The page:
November 12, 1833–March 9, 1917
|John Dennison was born November 12th, 1833, in Creavery county, Antrim, Ireland. At the age of seventeen he came to America arriving in Connecticut in 1851. In 1852 he came to Jones county, Iowa, and in 1857 took up his residence in Clay township on a farm which was his home until 1903, when he moved to a farm partly within the limits of the village of Onslow, where he resided until the time of his death, March 9th, 1917.
Mr. Dennison was married to Matilda Campbell of Jackson county, Iowa, in 1869. She had also come from Co. Antrim, Ireland, a short time before. There came to bless this union, ten children, three of whom died in infancy. The other seven grew to manhood and womanhood together, until the happy circle was broken on April 8th, 1915, by the death of Mrs. Mary Dennison Orr. Mr. Dennison leaves to mourn his loss, a brother George, and two sisters, Margaret and Anna in Ireland; and another sister Mrs. Mary Neelans in Onslow. He leaves his wife six children, John of Los Angeles, California; Mrs. Agnes Kennedy of Onslow; Mrs. Elizabeth McAlister of Hopkinton; Mrs. Anna Boomhour of Margaretville, N Y.; William of Onslow, and Belden of Minneapolis, Minn.; also a host of other relatives.
Mr. Dennison was a man respected by all for his sterling qualities. He served his locality in ofllcial ways more or less through a period of a great many years, having served as assessor and on the school board and as justice of the peace.
The pastor, in preaching the funeral sermon, compared Mr. Dennison's life and character to that of Abraham. As Abraham was a pioneer and heard the call to go West from Mesopotamia to the promised land, and went to meet a larger life and a larger opportunity in the face of many difficulties, so Mr. Dennison was one of the best type of early pioneers who "heard the West a-calling" and who came out, faced and conquered many difficulties, and attained a larger and fuller life. As Abraham was emphatically an honest man in dealing with Ephron the Hittite and all others, so Mr Dennison had acquired the title of "Honest John" from his acquaintances. As Abraham had no fellowship with the ungodly, and would take nothing "from a thread to a shoe-latchet" from the wicked king of Sodom, so Mr. Dennison had no friendship with the thoroughly bad and vicious. And especially as Abraham was a man of God in the new land, so Mr. Dennison identified himself with a band of men who drew up and signed articles of incorporation for a new church "Bethel" to be the house for the worship of God.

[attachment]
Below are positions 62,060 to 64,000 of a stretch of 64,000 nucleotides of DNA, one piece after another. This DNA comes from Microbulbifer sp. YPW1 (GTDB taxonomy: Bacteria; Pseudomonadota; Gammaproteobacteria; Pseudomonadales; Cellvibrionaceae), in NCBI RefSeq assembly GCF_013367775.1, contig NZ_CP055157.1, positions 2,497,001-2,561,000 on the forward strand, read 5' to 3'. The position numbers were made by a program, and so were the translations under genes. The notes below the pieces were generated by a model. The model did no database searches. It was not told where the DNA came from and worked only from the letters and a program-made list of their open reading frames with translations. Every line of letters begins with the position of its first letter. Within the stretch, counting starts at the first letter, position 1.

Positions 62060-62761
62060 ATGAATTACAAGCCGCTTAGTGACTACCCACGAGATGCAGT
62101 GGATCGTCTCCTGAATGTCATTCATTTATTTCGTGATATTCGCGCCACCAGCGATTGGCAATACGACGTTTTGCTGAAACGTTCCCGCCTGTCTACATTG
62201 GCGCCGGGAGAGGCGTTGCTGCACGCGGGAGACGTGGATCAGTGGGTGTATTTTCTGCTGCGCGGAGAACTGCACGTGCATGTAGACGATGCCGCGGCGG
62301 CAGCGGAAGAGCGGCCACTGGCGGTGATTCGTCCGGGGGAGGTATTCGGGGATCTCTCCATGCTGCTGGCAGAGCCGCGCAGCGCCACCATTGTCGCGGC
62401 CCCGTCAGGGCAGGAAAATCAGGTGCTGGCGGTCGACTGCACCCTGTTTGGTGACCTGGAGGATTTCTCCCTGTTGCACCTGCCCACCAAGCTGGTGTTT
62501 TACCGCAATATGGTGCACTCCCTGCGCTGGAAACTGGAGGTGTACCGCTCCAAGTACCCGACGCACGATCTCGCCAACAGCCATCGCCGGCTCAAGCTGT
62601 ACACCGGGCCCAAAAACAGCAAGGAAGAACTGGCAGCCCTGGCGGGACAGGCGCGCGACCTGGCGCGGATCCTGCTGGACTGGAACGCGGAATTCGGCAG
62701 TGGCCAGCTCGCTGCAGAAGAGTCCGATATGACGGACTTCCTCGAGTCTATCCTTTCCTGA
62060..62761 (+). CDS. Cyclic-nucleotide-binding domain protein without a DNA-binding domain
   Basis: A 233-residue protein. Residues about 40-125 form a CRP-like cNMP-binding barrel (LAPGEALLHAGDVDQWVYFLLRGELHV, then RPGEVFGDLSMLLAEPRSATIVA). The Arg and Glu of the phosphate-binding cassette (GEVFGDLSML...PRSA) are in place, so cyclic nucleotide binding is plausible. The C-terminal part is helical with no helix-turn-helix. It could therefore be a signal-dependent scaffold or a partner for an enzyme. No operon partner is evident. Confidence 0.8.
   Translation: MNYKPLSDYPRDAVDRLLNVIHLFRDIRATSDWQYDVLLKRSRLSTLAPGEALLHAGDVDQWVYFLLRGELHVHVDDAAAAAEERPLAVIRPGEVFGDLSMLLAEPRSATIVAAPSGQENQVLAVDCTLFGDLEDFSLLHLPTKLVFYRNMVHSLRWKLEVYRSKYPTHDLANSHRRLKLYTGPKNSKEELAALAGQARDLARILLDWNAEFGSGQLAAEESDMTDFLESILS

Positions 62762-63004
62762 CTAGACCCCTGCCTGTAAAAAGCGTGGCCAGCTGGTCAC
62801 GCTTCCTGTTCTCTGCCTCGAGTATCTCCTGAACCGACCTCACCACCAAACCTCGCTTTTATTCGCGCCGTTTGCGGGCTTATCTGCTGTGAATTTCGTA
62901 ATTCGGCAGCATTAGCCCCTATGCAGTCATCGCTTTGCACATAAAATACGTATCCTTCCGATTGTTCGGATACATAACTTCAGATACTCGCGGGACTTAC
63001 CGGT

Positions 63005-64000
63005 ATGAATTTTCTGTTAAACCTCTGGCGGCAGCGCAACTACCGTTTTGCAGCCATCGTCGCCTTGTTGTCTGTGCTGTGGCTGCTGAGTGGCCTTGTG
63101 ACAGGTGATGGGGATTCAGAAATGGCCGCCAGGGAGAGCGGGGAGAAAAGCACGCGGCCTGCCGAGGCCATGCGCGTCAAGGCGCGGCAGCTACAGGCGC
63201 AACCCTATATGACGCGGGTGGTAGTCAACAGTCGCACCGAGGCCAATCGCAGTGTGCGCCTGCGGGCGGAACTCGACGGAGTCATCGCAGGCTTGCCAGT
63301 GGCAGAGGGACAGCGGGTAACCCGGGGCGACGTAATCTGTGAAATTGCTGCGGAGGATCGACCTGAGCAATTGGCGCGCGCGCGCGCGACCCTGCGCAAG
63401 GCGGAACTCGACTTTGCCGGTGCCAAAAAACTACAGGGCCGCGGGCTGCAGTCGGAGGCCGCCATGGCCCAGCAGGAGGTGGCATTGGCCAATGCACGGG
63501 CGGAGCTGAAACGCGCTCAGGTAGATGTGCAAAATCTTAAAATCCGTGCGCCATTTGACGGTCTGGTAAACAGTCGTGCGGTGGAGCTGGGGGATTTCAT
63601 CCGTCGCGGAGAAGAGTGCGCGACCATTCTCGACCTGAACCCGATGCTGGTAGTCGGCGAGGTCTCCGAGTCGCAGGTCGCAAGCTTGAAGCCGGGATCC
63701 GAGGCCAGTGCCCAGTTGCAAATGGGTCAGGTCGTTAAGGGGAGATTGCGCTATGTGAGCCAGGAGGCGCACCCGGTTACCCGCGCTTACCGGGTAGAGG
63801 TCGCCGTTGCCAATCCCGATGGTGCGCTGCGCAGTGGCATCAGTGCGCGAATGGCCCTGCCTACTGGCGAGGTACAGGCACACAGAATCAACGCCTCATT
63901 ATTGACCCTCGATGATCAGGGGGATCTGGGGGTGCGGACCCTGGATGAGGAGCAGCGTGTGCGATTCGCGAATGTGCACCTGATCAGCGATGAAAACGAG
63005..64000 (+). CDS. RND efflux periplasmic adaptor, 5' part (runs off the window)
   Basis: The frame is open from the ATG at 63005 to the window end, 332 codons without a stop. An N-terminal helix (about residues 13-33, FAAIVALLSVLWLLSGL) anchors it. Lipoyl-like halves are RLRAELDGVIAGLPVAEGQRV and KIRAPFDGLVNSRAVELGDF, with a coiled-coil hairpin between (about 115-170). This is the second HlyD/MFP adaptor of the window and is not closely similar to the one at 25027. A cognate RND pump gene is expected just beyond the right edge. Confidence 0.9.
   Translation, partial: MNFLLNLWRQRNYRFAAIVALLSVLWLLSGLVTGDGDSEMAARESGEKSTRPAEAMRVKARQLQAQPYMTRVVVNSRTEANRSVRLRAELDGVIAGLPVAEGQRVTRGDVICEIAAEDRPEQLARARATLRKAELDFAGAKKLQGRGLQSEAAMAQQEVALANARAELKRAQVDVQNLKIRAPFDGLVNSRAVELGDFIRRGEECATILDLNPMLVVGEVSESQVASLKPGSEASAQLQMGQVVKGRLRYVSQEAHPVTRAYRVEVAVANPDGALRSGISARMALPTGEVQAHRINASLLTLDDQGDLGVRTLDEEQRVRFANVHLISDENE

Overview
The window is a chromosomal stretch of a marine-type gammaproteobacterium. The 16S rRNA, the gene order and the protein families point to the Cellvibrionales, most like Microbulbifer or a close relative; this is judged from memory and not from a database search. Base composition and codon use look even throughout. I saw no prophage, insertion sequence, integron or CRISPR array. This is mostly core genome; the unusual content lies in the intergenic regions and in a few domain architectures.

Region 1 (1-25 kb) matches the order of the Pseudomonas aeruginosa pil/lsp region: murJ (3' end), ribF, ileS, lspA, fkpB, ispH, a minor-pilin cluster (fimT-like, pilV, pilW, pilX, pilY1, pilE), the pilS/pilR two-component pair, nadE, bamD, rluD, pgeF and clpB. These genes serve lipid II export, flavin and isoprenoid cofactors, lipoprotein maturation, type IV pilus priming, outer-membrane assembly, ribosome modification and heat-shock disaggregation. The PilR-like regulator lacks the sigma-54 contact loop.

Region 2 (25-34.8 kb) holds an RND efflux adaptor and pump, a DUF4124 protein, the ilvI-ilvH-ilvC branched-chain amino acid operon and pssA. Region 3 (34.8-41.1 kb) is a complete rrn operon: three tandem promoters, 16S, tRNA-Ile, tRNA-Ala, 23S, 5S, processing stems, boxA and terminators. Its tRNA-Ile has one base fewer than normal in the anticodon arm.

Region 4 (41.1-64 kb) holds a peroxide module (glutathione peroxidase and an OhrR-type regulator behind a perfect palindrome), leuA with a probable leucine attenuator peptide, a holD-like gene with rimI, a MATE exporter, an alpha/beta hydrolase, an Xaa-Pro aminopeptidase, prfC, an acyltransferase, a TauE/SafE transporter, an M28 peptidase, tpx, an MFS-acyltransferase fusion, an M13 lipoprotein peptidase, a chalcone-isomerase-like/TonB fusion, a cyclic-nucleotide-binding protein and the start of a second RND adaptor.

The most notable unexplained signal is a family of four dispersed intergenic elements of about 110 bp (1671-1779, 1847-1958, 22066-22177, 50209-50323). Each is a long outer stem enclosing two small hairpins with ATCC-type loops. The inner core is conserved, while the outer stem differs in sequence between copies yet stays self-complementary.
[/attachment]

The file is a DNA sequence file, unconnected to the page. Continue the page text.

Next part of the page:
Mr. Dennison was a rock for rightousness, and he had also a kindly and cheerful sense of humor which made him so companionable to his friends and so beloved by all who knew him. The strong and helpful influences of his life will last for years and years, and any man might be proud to call him friend.
(Editor—The passing of Mr. Dennison marks the going out of another of those sturdy pioneers to whom this generation owes so much. They were the men who developed this region. They were the ones who cast their lot in a strange land at a time when success was far from assured, when hardships and hindrances were such as to demand stout hearts and grim determination. John Dennison was a man who commanded respect. Those who long knew him, and long dealt with him, never had other than good words for him. He was a man of influence and that influence, always exerted for the better things, will survive with the history of this section. He left his children a heritage more than rarest jems—a heritage money cannot buy—the heritage of a good name.)
Submitted by: Brian McGregor
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